DOHA: Syria coach Tita Valeriu is confident his surprise-package team can secure a quarter-final spot at the Asian Cup for the first time despite being beaten by Japan.
The Syrians face Jordan in their must-win final Group B game on Monday.
"We actually played all attacking football and we were looking for the three points," the Romanian tactician said after they lost 2-1 to Japan on Thursday following their shock 2-1 defeat of Saudi Arabia in their opening game.
"And from now on, we’ll do our best."
The Eagles still have more than a mathematical chance to survive the group stage as they trail Japan and Jordan by only one point. Underdogs Jordan forced the Blue Samurai to a 1-1 draw in their opener.
Syria are raring to reach the Asian Cup knockout stage for the first time in five outings. In their Cup debut in 1980, they missed a last-eight berth by one point.
Syria’s airtight defense let up and allowed Japan to open the scoring in the 35th minute when Wolfsburg midfielder Makoto Hasebe slammed in a pass from Daisuke Matsui in a flowing attack.
The Eagles equalized on 76 minutes from a penalty controversially awarded against goalkeeper Eiji Kawashima for bringing down Sanharib Malki despite the player being flagged offside.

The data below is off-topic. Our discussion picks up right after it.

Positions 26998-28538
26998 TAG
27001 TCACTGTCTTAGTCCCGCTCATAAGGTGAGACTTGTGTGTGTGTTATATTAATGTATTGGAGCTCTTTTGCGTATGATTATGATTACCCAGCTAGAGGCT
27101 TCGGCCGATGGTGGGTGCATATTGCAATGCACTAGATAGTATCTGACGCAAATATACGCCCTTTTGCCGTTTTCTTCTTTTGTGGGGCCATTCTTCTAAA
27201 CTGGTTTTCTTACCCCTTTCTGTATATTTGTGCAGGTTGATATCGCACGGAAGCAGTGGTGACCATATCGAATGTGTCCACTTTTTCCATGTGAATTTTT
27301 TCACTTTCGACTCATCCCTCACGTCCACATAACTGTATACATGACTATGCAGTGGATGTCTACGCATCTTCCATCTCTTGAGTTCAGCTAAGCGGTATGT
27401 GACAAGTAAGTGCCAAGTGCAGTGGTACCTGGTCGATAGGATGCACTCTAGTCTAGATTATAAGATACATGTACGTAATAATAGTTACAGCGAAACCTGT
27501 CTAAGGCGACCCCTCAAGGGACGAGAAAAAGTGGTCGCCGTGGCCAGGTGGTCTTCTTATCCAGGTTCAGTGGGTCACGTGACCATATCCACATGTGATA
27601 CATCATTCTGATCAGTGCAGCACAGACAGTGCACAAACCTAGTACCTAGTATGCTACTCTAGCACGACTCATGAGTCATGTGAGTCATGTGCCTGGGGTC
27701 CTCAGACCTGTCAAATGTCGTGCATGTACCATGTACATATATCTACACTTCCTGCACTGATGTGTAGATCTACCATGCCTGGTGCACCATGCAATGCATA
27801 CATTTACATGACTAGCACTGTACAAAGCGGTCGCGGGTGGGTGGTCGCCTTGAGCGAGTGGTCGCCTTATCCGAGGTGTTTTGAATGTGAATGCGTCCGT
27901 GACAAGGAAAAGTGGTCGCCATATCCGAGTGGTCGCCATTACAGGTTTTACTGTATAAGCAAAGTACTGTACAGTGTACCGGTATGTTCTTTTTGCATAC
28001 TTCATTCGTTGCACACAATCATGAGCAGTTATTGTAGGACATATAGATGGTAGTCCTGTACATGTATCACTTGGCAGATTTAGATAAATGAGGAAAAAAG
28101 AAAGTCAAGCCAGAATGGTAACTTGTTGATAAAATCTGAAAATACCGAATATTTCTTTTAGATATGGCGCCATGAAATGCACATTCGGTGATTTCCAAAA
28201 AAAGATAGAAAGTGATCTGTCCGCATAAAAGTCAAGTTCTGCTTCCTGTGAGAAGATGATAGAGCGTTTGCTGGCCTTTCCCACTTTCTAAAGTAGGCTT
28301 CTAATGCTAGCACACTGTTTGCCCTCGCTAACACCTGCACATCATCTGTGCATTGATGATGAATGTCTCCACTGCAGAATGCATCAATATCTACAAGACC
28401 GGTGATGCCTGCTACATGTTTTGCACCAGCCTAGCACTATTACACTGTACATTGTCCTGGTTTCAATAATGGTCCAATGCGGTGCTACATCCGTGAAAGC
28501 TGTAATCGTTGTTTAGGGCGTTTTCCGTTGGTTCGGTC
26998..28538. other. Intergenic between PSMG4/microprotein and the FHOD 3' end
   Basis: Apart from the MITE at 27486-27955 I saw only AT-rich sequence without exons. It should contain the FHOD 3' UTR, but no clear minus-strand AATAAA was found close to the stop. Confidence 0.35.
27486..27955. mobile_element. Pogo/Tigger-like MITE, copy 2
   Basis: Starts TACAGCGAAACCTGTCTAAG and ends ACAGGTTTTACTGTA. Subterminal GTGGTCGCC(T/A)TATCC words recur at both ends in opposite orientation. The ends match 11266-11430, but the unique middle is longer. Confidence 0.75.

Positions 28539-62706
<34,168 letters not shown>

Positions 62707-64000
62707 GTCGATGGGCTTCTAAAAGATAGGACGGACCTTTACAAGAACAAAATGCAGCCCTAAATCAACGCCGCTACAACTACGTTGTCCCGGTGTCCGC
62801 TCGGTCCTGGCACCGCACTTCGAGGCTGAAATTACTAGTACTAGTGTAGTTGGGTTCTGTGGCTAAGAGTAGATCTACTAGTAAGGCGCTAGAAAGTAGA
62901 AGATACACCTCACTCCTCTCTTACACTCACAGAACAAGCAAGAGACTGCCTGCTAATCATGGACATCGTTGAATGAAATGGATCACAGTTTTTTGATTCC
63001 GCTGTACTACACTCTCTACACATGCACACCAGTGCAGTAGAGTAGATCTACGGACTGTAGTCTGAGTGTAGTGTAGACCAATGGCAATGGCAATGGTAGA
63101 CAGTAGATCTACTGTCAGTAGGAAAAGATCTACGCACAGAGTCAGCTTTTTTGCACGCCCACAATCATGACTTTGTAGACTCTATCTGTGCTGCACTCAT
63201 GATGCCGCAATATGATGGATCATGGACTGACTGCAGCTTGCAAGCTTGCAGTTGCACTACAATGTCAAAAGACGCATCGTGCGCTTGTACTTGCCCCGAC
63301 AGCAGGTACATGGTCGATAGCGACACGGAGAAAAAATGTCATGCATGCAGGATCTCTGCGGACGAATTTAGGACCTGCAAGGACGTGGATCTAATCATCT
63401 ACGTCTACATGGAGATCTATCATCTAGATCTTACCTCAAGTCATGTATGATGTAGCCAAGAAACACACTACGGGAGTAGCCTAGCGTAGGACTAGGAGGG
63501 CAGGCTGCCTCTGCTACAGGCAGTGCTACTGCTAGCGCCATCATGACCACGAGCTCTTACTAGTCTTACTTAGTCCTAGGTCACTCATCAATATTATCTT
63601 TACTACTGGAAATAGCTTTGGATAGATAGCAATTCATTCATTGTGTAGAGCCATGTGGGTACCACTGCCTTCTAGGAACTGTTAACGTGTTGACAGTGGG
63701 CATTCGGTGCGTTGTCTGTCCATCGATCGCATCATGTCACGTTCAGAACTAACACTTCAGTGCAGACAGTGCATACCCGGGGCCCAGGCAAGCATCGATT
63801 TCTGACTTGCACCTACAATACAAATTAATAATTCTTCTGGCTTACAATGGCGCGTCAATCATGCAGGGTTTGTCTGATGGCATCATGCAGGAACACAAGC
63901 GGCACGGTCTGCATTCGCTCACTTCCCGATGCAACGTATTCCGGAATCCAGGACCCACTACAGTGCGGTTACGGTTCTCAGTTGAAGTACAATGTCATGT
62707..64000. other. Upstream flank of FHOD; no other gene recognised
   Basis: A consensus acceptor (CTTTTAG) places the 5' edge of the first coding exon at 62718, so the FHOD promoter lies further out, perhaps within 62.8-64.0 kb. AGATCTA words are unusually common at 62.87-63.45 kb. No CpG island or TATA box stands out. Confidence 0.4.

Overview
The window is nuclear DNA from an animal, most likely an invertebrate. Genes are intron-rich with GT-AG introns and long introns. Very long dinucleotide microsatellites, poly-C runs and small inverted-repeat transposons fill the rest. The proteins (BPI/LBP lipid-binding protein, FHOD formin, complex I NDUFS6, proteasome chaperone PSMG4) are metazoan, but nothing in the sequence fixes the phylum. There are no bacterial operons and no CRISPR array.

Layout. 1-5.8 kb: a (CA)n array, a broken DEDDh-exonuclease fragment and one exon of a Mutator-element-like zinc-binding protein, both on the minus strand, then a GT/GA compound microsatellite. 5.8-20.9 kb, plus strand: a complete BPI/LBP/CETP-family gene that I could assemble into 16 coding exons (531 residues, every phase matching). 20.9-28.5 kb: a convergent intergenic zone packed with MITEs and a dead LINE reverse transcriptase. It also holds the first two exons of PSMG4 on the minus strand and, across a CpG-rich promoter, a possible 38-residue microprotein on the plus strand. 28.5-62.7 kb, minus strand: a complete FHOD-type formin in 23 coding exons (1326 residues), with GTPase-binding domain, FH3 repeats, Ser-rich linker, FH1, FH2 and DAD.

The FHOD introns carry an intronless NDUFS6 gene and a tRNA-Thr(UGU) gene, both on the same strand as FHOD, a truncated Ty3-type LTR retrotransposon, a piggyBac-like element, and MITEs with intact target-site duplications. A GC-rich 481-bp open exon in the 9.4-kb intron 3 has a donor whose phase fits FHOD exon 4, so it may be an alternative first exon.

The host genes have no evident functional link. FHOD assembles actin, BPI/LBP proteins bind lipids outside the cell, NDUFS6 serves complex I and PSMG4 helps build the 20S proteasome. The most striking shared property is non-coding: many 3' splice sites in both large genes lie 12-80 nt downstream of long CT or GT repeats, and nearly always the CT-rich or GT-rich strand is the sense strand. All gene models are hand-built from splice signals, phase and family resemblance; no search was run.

But it took only six minutes for 10-man Japan to score the winner from another penalty taken by Keisuke Honda.
Valeriu, who took the job less than a month ago after a series of coach changes, denied he had any thought of drawing with Japan after the 1-1 equilibrium.
"My team were a little nervous at the start but eventually they became more confident," the 44-year-old said.
"I made substitutions during the match and that shows I was concentrated on winning and not drawing," added Valeriu, who is on loan from Syrian club Ittihad.
The penalty and the red card for Japan sent Japanese players and officials protesting fiercely against Iranian referee Torky Mohsen.
But the ref remained defiant, saying that Malki was not offside when he was behind Kawashima, judging that thebal was played back towards the keeper by Japanese player and not a Syrian.
Japan’s Italian coach Albert Zaccheroni said video replays showed the decision was wrong, although Valeriu insisted it was correct.
"I agreed that the red card against the Japanese goalkeeper was correct," he said.
"This goalkeeper deserved that red card because our player was alone at the back and he hindered him."
Japan Football Association technical director Hiromi Hara said his side was preparing a letter to the Asian Football Confederation to protest the referee’s decision and demand the withdrawal of a ban on Kawashima.